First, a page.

Education ministry seeks measures to enhance quality of tertiary education
Sunday, 2017-01-08 02:13:12
NDO - The Ministry of Education and Training (MOET) held a conference on January 7, gathering heads of higher education institutions in Da Nang to discuss ways to enhance the quality of tertiary education.
The conference focused on three major themes, namely university autonomy, quality control and cooperation with recruiters as the key factors determining the quality of higher education.
The majority of delegates shared the same view that the quality of higher education in Vietnam is currently rather low.
Associate Professor Hoang Minh Son, President of the Hanoi University of Science and Technology, said low tuition fees were an obstacle to improving the quality of education, adding that higher fees would not mean higher quality, but that if the fees were too low, higher quality could not be achieved.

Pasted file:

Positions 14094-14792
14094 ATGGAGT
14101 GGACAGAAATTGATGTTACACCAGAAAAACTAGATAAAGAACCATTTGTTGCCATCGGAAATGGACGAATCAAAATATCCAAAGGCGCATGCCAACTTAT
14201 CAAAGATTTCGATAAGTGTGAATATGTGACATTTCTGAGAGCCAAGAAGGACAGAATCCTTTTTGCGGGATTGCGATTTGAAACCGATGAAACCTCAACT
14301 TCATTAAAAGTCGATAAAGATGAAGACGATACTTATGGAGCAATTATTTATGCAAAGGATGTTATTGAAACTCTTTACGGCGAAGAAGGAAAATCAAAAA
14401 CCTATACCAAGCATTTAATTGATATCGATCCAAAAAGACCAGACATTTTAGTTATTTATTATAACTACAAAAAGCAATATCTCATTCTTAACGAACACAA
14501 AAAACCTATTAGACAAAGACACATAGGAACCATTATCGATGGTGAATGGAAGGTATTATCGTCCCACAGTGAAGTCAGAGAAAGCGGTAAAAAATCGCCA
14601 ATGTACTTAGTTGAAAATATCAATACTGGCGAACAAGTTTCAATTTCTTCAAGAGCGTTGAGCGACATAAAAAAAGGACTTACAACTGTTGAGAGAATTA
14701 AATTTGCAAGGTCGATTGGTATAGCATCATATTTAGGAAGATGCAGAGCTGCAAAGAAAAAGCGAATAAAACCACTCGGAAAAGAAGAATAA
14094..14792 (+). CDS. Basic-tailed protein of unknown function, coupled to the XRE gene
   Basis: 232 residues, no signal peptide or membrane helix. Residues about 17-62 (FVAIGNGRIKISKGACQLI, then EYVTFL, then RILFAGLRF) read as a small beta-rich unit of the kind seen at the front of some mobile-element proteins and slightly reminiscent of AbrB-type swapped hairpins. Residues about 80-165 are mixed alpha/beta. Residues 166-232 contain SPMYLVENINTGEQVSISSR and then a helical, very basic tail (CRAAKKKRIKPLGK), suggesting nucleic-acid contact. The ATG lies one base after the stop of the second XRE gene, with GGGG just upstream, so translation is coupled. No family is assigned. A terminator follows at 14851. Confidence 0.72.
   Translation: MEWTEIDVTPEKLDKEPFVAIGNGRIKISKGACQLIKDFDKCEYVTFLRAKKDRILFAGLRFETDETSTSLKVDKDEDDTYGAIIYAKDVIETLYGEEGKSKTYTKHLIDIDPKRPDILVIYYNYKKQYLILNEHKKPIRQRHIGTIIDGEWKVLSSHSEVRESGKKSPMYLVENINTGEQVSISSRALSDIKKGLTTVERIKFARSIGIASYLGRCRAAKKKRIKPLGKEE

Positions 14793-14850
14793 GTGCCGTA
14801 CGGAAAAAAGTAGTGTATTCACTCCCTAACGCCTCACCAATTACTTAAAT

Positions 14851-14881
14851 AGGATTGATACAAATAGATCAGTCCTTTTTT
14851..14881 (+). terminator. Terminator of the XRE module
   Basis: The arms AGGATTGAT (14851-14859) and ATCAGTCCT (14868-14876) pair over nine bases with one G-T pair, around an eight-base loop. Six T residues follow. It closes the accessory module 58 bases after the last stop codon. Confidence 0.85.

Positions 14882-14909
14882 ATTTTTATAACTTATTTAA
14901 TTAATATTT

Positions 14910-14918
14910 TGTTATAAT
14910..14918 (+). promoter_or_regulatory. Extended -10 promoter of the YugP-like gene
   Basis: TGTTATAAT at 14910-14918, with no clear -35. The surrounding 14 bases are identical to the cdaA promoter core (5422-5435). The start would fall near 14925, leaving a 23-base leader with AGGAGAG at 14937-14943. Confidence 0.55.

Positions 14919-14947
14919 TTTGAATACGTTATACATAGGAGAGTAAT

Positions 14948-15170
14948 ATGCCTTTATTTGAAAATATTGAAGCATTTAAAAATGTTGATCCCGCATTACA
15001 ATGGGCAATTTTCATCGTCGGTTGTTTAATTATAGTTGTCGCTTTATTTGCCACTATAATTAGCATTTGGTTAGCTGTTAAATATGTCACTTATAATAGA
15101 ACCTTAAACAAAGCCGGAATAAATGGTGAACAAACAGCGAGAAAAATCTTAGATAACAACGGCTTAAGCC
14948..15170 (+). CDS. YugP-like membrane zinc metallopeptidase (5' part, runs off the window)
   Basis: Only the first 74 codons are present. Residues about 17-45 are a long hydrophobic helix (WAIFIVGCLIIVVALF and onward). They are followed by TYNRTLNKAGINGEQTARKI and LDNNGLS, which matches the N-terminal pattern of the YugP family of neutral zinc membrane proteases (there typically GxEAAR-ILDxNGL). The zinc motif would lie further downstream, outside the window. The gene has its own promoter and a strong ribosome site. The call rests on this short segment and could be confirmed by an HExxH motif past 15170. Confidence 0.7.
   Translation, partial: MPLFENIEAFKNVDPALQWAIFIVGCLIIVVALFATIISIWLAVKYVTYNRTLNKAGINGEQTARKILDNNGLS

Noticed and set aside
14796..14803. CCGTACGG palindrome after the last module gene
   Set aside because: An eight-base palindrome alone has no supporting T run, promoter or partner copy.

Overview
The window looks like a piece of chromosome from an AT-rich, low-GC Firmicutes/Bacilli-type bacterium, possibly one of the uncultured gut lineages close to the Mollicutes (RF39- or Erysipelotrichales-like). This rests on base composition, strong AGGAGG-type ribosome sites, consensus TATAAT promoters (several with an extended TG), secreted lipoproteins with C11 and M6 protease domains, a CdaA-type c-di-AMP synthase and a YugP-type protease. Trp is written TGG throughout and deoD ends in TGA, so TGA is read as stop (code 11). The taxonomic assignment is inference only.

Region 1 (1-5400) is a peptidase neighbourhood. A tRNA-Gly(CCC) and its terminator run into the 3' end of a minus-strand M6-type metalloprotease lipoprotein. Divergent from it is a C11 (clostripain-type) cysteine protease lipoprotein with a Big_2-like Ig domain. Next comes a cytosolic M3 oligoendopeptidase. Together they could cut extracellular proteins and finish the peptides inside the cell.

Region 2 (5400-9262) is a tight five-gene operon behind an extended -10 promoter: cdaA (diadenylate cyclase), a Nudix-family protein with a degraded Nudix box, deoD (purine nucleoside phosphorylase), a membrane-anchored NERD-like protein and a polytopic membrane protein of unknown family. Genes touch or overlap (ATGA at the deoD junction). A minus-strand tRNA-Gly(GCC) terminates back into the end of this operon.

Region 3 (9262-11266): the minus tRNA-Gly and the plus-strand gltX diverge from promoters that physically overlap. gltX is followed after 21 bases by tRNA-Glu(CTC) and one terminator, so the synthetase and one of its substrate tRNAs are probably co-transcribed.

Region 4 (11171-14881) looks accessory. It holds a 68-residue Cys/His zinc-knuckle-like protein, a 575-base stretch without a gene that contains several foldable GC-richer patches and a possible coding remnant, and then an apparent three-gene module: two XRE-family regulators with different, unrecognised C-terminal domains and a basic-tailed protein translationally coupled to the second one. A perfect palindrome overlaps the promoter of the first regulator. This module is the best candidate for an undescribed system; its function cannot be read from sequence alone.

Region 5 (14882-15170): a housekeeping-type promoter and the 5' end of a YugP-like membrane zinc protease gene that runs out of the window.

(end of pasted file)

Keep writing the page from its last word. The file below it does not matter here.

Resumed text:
Therefore, he suggested that ceiling fees imposed by the MOET should be abolished and that universities be given autonomy with regards to this matter.
Professor Dang Kim Vui, President of Thai Nguyen University, said the number of student recruited exceeding an institution’s acceptance capacity was also one of the reasons for the declining quality of higher education.
Professor Nguyen Van Hieu said one of the reasons for this is that the majority of excellent students are not retained at universities to continue doing research following their mentors.
Speaking at the conference, MOET Minister Phung Xuan Nha said that weaknesses in the quality of higher education are becoming visible and have caused public concern, while pointing out several reasons for this, such as the high student-to-lecturer ratio, adding that no more than one fifth of lecturers in Vietnam have doctorates.
He also mentioned poor infrastructure and low tuition fees, averaging at US$500 per student a year, compared with about US$16,000 in the US for a public institution and US$36,000 for a private one.
The education minister stated that it is necessary for universities to reform their administration, reduce the number of recruits to focus on quality and work with enterprises so that their students are equipped with what the economy needs.